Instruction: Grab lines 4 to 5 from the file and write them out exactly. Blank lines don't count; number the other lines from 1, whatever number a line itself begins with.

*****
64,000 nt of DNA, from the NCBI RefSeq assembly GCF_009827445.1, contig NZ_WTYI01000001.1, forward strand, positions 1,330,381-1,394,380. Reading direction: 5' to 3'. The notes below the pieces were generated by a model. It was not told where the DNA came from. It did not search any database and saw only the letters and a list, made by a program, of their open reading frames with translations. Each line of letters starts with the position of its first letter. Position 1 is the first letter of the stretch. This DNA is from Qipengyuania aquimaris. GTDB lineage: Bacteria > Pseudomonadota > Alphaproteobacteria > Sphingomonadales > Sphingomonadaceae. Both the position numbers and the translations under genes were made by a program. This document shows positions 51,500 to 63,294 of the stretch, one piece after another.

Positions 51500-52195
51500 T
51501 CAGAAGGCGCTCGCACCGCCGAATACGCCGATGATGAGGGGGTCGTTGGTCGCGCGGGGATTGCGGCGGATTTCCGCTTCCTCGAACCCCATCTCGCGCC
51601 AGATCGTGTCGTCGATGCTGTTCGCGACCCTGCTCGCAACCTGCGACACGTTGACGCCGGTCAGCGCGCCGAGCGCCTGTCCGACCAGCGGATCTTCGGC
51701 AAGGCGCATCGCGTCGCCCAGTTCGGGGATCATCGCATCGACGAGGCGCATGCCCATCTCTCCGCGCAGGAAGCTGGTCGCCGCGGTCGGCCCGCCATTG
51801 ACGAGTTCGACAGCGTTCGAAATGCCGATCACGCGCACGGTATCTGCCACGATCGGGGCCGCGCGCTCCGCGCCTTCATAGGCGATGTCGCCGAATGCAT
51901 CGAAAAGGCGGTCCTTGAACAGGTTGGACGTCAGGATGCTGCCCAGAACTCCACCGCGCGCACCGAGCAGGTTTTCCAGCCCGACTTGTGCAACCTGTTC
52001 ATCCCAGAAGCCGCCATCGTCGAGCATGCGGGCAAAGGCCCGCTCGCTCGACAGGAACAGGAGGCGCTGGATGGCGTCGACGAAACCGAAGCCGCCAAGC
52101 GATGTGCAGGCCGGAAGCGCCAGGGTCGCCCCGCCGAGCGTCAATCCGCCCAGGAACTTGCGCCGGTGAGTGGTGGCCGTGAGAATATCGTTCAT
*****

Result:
51501 CAGAAGGCGCTCGCACCGCCGAATACGCCGATGATGAGGGGGTCGTTGGTCGCGCGGGGATTGCGGCGGATTTCCGCTTCCTCGAACCCCATCTCGCGCC
51601 AGATCGTGTCGTCGATGCTGTTCGCGACCCTGCTCGCAACCTGCGACACGTTGACGCCGGTCAGCGCGCCGAGCGCCTGTCCGACCAGCGGATCTTCGGC